63. I'm happy I saw Win Win. It would have been possible to be happier.
  64. Emily is played by Maggie Cheung with such intense desperation that she won the best actress award at Cannes 2004.
  65. Riedelsheimer, earlier made "Rivers and Tides" (2002), about another artist from Scotland, Andy Goldsworthy, whose art involves materials found in nature...Evelyn Glennie and Andy Goldsworthy have in common a profound sensitivity to their environments.
  66. The point of the movie is not the plot, but the character and the atmosphere.
  67. Movies like Tumbleweeds exist in the details, not the outcome. Even a happy ending, we suspect, would be temporary. We don't mind, since the characters have been intriguing to know and easy to care about.
  68. The story touches many themes, lingers with some of them, moves on and arrives at nowhere in particular. It's not a story so much as a reverie about possible stories.
  69. What's best about the movie is its playfulness.
  70. The movie pays off in a kind of emotional complexity rarely seen in crime movies.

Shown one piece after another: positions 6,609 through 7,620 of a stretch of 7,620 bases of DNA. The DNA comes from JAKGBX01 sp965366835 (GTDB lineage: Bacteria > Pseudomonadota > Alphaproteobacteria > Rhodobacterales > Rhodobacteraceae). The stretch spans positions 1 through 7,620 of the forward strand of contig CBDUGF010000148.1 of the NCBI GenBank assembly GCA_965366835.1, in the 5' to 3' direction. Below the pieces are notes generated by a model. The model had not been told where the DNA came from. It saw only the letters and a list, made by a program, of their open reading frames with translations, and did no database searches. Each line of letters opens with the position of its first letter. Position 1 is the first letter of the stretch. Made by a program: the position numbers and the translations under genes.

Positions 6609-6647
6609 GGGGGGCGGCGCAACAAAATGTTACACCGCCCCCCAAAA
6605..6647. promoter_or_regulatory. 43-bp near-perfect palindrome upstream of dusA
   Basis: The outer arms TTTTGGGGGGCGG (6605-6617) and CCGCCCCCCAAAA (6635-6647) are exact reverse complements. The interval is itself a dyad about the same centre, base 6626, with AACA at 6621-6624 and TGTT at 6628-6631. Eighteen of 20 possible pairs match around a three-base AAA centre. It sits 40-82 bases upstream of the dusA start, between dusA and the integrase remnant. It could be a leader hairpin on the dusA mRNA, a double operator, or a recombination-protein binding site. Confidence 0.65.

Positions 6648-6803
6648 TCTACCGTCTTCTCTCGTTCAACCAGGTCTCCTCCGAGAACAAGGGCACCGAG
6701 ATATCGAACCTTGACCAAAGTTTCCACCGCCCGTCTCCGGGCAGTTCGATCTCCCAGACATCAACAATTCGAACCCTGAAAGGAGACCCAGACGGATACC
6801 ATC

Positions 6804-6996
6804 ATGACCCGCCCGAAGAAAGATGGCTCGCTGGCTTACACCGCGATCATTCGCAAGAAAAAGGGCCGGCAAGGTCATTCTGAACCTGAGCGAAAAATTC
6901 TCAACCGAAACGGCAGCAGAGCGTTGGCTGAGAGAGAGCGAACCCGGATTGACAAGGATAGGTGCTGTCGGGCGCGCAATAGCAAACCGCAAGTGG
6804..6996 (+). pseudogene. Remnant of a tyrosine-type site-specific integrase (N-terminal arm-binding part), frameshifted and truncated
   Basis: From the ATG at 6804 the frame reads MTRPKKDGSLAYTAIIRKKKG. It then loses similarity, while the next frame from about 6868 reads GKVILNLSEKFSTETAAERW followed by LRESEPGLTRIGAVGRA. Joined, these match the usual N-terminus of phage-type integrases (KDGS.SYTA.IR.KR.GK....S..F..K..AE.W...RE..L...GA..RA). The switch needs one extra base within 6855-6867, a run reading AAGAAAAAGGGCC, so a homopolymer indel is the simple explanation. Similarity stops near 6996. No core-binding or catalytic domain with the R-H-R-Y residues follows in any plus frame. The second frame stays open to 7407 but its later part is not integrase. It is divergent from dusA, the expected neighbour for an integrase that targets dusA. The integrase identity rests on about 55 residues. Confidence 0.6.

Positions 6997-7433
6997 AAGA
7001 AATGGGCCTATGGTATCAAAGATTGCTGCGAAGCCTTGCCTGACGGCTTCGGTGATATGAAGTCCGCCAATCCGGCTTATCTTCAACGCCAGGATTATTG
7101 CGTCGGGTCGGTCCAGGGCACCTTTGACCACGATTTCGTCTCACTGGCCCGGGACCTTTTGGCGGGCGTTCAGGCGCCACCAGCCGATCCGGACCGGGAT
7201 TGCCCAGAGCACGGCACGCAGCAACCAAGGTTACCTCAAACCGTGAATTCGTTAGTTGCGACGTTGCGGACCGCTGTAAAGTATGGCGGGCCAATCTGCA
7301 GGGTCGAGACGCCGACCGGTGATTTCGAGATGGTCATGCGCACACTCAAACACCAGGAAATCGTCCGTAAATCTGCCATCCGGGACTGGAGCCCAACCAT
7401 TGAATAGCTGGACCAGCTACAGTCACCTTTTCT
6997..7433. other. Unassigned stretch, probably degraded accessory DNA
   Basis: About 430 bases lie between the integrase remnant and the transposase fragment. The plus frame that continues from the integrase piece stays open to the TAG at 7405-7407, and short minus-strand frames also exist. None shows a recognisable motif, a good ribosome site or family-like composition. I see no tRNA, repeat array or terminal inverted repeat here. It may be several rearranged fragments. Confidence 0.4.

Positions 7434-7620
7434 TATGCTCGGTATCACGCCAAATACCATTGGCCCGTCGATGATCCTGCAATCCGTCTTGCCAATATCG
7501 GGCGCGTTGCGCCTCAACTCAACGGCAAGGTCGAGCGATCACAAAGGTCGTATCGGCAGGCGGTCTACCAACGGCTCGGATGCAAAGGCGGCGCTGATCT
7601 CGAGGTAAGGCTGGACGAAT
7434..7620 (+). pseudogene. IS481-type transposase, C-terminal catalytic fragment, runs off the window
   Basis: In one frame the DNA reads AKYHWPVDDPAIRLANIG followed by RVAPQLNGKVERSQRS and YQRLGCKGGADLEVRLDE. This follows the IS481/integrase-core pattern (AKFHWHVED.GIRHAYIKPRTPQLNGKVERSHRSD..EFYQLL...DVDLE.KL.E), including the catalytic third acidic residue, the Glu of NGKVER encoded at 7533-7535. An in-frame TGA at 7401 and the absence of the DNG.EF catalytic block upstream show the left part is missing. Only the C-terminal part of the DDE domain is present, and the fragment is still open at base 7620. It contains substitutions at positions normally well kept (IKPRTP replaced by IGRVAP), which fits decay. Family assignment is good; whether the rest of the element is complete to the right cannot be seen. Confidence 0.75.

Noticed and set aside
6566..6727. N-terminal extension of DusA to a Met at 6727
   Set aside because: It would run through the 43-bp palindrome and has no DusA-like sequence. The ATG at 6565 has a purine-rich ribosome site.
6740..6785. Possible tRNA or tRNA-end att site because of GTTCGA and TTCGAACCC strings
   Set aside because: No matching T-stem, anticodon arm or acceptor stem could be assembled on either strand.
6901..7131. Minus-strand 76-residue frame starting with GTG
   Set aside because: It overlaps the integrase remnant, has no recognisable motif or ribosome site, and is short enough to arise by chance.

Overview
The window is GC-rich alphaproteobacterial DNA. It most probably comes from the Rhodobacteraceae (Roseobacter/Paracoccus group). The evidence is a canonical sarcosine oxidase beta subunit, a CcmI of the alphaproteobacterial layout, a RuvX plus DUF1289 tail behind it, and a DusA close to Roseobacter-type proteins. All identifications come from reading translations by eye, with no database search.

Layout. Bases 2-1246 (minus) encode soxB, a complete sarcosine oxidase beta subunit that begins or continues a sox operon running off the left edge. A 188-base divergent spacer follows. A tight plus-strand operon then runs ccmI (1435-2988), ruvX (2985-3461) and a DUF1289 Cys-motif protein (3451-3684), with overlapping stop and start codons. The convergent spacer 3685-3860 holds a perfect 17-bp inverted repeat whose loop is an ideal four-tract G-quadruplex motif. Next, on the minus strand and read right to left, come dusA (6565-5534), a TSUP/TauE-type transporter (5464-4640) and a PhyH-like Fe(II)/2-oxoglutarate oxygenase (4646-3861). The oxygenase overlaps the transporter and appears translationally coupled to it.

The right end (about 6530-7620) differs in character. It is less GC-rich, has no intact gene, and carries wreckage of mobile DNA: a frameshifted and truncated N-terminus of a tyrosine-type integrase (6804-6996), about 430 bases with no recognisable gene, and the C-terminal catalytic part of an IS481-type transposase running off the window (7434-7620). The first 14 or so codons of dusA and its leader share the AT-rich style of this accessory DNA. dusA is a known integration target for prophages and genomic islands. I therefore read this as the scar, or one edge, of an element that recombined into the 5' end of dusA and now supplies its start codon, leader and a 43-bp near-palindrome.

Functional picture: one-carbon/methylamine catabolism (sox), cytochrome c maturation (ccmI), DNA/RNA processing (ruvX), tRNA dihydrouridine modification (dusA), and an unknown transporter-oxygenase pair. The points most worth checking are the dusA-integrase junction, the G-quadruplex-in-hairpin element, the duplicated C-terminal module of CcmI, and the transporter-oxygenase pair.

71. I had to forget what I knew about Black. He creates this character out of thin air, it's like nothing he's done before, and it proves that an actor can be a miraculous thing in the right role.
  72. Heart-stopping in its coverage of the brave and risky attempt by a scientist named James Balog and his team of researchers on the Extreme Ice Survey, where "extreme" refers to their efforts almost more than to the ice.
  73. Bridesmaids seems to be a more or less deliberate attempt to cross the Chick Flick with the Raunch Comedy. It definitively proves that women are the equal of men in vulgarity, sexual frankness, lust, vulnerability, overdrinking and insecurity.
  74. Felicity Jones gives a fierce and moving performance as Nelly.
  75. A funny, wickedly self-aware musical that opens by acknowledging they've outlived their shelf life.